A gift to parents everywhere, Olivia Poole, an American-Canadian mother of seven children herself, patented the bouncing baby exerciser known as the Jolly Jumper in 1954.

Some Canadian innovations fly under the radar, barely noticed because they are so common.

"Two great everyday items used by everyone from builders to DIYers are the caulk gun and the Robertson pattern screw head," says David Barrett, from Fernie, British Columbia. They were invented by Theodore Witt and Peter Lymburner Robertson, respectively.

In a similar vein Robert Walton, from Thorold, Ontario, flagged the paint roller as "a globally used tool".

A first basic version of the device was created by Torontonian Norman Breakey in the 1940s.

Ottawa's Laura Mei sent in a long list of Canadian innovations, which included Harry Wasylyk, Larry Hanson and Frank Plomp's invention in the 1950s of the polyethylene plastic bag- otherwise known as the garbage bag.

3. Medical breakthroughs

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Image caption The Canadian discoverers of insulin, Charles Best and Frederick Banting (right)

Insulin was by far the most mentioned Canadian contribution by BBC readers, and for good reason.

Sir Frederick Grant Banting, born in Ontario in 1891, co-discovered the lifesaving therapy for diabetes in 1921 and went on to be awarded the Nobel Prize in Physiology or Medicine the following year.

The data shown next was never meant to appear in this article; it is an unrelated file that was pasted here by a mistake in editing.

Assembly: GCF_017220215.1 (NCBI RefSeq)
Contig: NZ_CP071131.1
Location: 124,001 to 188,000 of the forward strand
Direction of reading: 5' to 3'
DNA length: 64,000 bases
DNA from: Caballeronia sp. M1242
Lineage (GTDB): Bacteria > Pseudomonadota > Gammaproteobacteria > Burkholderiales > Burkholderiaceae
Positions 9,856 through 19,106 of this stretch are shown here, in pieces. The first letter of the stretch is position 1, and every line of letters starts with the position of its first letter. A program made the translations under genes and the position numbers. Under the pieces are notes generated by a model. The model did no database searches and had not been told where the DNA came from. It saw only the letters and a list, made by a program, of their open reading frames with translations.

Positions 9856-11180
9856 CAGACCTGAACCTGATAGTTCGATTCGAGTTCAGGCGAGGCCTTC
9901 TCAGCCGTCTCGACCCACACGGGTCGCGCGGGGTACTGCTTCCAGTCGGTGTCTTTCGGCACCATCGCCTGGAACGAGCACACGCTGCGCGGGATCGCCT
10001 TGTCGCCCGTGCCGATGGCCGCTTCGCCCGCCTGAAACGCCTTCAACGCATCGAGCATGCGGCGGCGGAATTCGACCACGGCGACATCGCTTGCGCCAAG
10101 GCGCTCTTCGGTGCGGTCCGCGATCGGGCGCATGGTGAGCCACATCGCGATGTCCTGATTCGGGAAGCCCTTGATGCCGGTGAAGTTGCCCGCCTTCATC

The discovery of the hormone and its use in treating diabetes has saved millions of lives over the nearly 100 years since Banting and his colleagues' groundbreaking work.

Canadians James Till and Ernest McCulloch were the first to identify a stem cell.

In 1961, the pair discovered transplantable stem cells at the Ontario Cancer Institute in Toronto. Stem cells have tremendous potential in the medical field when it comes to the treatment of illnesses like Alzheimer's, macular degeneration, heart disease and stroke.

"This has to be the most significant medical discovery of our age, yet outside of the scientific community it goes unrecognised and unheralded," says David Halton, from Ottawa.

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Image caption The Canadarm was a remote-controlled mechanical arm used on the International Space Station

4. Space exploration

On Canada Day, the Canadian Space Agency announced its two latest hires, newly minted astronauts Joshua Kutryk and Jennifer Sidey.

They are the latest in a list of well known Canadian spacemen and women, including Chris Hadfield, who charmed people worldwide with his rendition of David Bowie's Space Oddity from orbit while on the International Space Station (ISS).

Canada has also contributed much to space research and robotics.

"Our contribution to space exploration is huge. We designed and built the Canadarm which is one of the most important pieces in the space station," wrote Toronto's Richard Mootoo.

The Canadarm2 is a robotic arm that assembled the ISS in space. The robotic arm is currently used to move supplies, equipment and even astronauts.

It is the successor of the original Canadarm, which was used for three decades with Nasa's space shuttle programme.

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Image caption Canadian spaceman Chris Hadfield gives a thumb up